2. The franchisee will have to pay the franchisor for the services provided and for the use of the system, i.e. the initial franchise fee and continuing franchise fees.

3. The prospective franchisee may find it difficult to assess the quality of the franchisor. This factor must

be weighed very carefully by the potential franchisee for it can affect the franchisee in two ways. Firstly, the franchisor’s offer of a business-format package may not amount to what it appears on the surface. Secondly, the franchisor may be unable to maintain the continuing services that the franchisee is likely to need in order to sustain their business.

4. The franchise contract will contain some restrictions against the sale or transfer of the franchised business. This is a clear inhibition of the franchisee’s ability to deal with their own business but, as with most of the restrictions, there is a good reason for it. This provision is in the contract because the franchisor will have been most meticulous in their choice of the franchisee as the original holder of the franchise for this particular outlet. Why then should they be any less meticulous with their approval of a replacement? Naturally, they will wish to be satisfied that any successor to the original franchisee is equally suitable for that purpose. In practice, there is normally little difficulty in the achievement of successful assignments of the franchised business. Some agreements provide for the payment of fees to the franchisor to cover the costs of dealing with applications and training the new, replacement franchisees.

5. The franchisee may find themselves becoming too dependent upon the franchisor and fail to produce the personal drive which the system provides. Some franchisees lose their perspective. They delude themselves into believing that the franchisor has a duty to be so concerned about their particular business as to ensure that it has a flow of customers and to provide a day-to-day involvement, which is inconsistent with franchising as a concept.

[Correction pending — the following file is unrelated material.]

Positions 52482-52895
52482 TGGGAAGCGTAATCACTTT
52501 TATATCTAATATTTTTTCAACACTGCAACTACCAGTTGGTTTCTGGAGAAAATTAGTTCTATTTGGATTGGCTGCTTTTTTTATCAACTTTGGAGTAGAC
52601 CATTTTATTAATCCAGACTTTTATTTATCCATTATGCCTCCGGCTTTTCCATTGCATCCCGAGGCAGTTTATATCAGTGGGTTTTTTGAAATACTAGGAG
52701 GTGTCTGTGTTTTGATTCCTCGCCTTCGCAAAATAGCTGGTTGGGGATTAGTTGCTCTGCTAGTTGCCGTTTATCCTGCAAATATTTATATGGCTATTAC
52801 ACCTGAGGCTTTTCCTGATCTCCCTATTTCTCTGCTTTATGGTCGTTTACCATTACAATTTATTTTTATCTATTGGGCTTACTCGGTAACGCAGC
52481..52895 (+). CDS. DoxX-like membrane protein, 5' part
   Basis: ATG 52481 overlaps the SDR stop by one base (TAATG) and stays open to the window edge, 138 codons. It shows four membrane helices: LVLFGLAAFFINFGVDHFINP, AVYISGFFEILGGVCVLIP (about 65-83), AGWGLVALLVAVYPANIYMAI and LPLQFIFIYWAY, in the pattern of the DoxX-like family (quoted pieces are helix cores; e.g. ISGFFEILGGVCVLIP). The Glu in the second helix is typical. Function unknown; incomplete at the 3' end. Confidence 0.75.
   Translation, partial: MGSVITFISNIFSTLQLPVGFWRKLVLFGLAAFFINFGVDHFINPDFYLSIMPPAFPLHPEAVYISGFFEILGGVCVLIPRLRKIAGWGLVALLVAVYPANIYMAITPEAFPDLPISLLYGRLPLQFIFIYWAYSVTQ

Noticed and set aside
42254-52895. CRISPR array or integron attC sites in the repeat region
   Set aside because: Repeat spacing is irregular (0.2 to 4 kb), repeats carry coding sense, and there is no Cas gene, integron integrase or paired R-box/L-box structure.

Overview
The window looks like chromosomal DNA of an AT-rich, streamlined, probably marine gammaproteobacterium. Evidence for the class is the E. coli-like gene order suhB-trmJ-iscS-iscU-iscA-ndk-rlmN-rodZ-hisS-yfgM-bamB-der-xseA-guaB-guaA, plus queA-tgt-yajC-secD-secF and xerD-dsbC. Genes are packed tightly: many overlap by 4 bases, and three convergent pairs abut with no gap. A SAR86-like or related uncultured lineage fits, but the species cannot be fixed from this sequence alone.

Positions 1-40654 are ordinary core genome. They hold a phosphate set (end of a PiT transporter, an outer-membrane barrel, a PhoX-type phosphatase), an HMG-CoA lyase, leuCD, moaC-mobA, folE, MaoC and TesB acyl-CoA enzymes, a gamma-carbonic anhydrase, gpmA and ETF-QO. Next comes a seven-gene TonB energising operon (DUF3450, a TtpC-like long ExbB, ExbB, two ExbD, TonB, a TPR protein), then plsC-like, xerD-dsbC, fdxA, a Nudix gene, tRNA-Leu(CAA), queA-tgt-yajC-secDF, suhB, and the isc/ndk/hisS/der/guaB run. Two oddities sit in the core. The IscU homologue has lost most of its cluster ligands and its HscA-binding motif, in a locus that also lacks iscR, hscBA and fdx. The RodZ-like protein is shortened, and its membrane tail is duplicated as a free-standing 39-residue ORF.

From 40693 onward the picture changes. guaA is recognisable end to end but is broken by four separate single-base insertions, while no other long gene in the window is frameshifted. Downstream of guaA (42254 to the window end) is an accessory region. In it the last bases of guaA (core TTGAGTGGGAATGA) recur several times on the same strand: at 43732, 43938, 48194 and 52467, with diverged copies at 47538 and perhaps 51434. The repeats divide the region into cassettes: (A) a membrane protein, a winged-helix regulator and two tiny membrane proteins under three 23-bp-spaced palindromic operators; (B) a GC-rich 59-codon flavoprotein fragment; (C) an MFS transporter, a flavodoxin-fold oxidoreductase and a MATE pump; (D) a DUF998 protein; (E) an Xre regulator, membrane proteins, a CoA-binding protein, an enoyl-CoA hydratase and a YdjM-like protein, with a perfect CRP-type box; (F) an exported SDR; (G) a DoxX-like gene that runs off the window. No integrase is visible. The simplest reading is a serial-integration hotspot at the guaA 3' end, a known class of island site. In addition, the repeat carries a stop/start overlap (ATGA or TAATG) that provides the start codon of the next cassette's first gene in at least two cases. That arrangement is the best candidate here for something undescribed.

6. The franchisor’s policies may affect the franchisee’s profitability. For example, the franchisor may wish to see his franchisee build up to a higher turnover from which he gets his continuing franchise fee, while the franchisee may be more concerned with increasing his profitability, which does not always necessarily follow from increased turnover.

7. The franchisor may make mistakes in their policies. They may arrive at decisions relating to innovations in the business, which turn out to be unsuccessful and detrimental to the franchisee. This is why franchisors are always urged to market test innovations thoroughly in their own company-owned outlets and to be able to demonstrate to franchisees the cost effectiveness of introducing new ideas.

8. The good name of the franchised business and its brand image may become less reputable for reasons beyond their control.

Type of business

The position of the franchise in the market in which it trades is a vital consideration. You should not only look at the particular franchised business in relation to its activities, but also make an assessment of the prospects for the overall industry or trade of which it forms a part. The franchise will either be dealing in goods or products, or the provision of services. The table above contains a comparison of the various considerations which should help in making an assessment. Make sure that the proposition has been well tested for a long period of time before you are satisfied that the market really exists and has long-term prospects.the market really exists and has long-term prospects.

Source: Mendelsohn, Martin, The Franchisee’s Guide, 6th edition, 1998, Franchise Council of Australia, Melbourne.